Honduras has barely begun to recover from the two hurricanes that hit late last year. With relatively little assistance to the U.S. in the event of a disaster, many are moving toward the border.
SAN PEDRO SULA, Honduras – Children are smearing dirt with batons trying to dig up parts of homes that have sunk underground. Their parents, unable to feed them, remove the rubble to sell the remains of the roofs for scrap iron. They live on top of the mud that has swallowed refrigerators, stoves, beds – their whole lives buried under them.
“We are doomed here,” said Magdalena Flores, a mother of seven, who stood on a mattress protruding from the dirt where her house once stood. “Despair, sadness, that’s what drives you to migrate.”
People have long since left Honduras for the United States, fleeing gang violence, economic misery and the indifference of a government led by a president accused of links to drug traffickers.
Then last fall, two hurricanes quickly hit impoverished areas of Honduras, hitting more than four million people across the country – nearly half the population – and leveling entire neighborhoods.
“People don’t move; they are fleeing, ”said César Ramos, of the Mennonite Commission for Social Action, a group that helps people affected by storms. “These people have lost everything, even their hope.”
President Biden insisted that the recent rise in migration to the United States is nothing unusual, just another peak in its long history, especially in the months when the desert along the US-Mexican border is colder and more passable.
“It happens every single year,” Mr. Biden said at a news conference last month. “There has been a significant increase in the number of people coming to the border in the winter months.”
But last month, arrests on the southwestern border of the United States reached a 15-year high, part of a sharp rise since Mr. Biden took office.
Most unaccompanied families and children come from Honduras and Guatemala, the two countries hardest hit by the hurricanes – a sign that the president’s welcome policy on immigration has attracted people at a time when they are especially desperate to leave.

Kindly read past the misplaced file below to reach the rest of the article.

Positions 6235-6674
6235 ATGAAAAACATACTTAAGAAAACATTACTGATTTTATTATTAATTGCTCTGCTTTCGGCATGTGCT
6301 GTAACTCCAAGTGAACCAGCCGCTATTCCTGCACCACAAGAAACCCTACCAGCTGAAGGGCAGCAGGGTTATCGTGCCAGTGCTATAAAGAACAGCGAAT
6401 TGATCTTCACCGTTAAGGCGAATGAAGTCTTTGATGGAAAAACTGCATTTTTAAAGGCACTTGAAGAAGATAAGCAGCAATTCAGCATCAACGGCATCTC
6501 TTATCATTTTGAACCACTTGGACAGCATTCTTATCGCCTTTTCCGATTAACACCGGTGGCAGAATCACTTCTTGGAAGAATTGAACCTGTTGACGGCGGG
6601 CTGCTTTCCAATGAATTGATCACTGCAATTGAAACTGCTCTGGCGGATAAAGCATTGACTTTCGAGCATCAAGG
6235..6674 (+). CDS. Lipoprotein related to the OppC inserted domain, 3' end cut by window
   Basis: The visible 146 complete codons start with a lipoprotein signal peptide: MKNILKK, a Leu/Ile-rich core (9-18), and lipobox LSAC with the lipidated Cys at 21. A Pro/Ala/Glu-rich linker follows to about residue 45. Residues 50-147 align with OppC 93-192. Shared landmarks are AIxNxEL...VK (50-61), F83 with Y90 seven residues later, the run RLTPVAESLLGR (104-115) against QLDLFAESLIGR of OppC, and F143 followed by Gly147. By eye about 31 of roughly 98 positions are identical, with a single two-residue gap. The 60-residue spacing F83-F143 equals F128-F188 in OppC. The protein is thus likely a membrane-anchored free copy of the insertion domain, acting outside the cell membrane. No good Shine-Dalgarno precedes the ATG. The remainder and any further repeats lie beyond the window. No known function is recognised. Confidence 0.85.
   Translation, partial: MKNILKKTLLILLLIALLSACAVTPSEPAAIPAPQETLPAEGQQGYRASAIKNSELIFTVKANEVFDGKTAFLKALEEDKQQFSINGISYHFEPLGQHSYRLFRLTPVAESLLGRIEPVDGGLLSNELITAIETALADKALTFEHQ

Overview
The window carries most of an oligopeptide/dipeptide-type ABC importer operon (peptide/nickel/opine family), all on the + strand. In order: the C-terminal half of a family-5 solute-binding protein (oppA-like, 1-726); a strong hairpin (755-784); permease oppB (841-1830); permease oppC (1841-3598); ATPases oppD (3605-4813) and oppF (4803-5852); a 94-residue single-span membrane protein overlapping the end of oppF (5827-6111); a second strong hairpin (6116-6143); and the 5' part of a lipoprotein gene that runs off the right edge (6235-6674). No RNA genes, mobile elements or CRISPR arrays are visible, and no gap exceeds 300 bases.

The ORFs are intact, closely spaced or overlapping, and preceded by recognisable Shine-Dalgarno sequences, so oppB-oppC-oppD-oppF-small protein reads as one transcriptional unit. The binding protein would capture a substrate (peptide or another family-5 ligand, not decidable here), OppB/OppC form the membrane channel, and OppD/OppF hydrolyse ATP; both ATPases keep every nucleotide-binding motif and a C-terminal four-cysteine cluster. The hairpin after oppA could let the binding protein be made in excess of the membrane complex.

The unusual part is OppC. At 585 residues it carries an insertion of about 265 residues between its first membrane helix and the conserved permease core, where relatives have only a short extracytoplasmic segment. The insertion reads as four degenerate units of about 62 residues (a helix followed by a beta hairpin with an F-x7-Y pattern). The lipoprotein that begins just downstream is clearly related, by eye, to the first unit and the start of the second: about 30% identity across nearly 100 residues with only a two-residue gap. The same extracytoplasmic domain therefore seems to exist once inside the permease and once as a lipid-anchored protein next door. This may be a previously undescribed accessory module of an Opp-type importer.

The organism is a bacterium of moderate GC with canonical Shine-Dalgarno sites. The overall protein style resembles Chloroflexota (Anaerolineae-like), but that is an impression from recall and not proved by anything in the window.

“It’s a detonating event that is huge in itself,” Andrew Selee, president of the Institute for Migration Policy, said of the storms. “An event like the Covid Recession, plus two hurricanes, and the potential for an even bigger jump is so much stronger.”
Eager to shift from his predecessor’s hostile attitude toward migrants, Mr. Biden proposed spending $ 4 billion to address the “root causes” of migration, and recently eavesdropped on Vice President Kamala Harris to work with Central American leaders in better conditions in those countries.
Nevertheless, Mr. Biden sent a clear message to anyone considering crossing the border in the meantime: “Don’t come,” Mr. Biden. he said in a recent interview.
The warning is barely registered in parts of Honduras such as Chamelecón, a San Pedro Sule-flooded sector of San Pedro Sule that has been hit by both storms. Disaster survivors say they have no choice at all.
For months after the hurricane, the houses remain under water. They have gaping holes replaced bridges. There are thousands of people still displaced, who live in shelters or on the street. Hunger haunts them.
“I never wanted to do that,” said Ana Hernández, holding the hand of her 11-year-old son at a gas station in San Pedro Sula, the economic capital of Honduras. “The situation is forcing me. You get to the point where you have nothing to give them to eat. ”
Every night buses leave from where she stood, and many head to Guatemala on the first leg of the trip to the United States. Ms. Hernández bought tickets after months of living in the corpse of her home, a wreck storm.
Mexico has asked the Biden administration to send more disaster relief aid to Central America. Mr Biden claims that under former President Trump, “instead of falling and helping in a big way” after the disasters, “we did nothing”.
A National Security Council official said the administration planned to dedicate $ 112 million in humanitarian aid to storm-ravaged communities, in addition to the $ 61 million already approved under Mr. Trump.
In contrast, President Clinton pushed through nearly a billion dollars for the region in the late 1990s, after Hurricane Mitch, which killed more people but caused a similar level of damage as recent storms, aides say.
Immediate humanitarian aid could certainly help alleviate hunger, homelessness, and other storm-induced crises, as it seemed after Hurricane Mitch.